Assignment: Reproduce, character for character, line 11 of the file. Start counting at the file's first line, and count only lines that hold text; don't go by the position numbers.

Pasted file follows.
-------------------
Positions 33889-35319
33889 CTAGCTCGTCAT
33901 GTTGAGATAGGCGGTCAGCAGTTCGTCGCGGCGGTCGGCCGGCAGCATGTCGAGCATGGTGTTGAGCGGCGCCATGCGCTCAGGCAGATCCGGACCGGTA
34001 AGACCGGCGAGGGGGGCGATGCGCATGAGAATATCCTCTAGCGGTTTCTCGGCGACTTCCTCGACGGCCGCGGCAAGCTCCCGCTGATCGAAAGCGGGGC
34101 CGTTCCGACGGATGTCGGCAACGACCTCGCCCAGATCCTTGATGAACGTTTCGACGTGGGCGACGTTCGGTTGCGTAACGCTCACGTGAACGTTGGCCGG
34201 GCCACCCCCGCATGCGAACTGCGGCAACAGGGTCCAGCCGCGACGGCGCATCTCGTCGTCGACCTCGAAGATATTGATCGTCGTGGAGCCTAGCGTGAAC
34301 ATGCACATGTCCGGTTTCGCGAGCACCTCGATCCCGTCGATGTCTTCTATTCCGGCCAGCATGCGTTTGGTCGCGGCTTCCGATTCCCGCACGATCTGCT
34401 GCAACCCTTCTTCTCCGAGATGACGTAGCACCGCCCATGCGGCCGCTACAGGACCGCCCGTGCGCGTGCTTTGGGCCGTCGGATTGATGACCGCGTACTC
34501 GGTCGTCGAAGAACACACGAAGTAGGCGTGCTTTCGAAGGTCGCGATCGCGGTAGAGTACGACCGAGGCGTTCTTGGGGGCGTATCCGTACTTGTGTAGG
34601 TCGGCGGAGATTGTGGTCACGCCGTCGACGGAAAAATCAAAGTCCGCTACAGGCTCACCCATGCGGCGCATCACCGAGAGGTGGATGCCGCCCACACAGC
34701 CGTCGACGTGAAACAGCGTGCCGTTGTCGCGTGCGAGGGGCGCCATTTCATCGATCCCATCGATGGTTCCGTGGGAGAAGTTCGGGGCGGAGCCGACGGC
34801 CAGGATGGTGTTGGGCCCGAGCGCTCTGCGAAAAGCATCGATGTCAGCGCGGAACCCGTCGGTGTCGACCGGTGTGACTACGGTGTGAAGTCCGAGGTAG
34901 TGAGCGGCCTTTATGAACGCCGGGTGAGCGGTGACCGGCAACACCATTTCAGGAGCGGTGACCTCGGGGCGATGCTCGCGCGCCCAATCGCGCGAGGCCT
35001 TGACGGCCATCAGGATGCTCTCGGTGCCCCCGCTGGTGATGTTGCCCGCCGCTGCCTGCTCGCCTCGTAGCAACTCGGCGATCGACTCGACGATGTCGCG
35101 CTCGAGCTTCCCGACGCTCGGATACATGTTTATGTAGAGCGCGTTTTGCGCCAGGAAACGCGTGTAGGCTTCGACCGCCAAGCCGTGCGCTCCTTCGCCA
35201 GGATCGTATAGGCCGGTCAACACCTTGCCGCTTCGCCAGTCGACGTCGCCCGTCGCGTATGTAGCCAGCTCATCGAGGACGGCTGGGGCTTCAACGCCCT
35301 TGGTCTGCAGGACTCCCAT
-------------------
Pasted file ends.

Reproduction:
34701 CGTCGACGTGAAACAGCGTGCCGTTGTCGCGTGCGAGGGGCGCCATTTCATCGATCCCATCGATGGTTCCGTGGGAGAAGTTCGGGGCGGAGCCGACGGC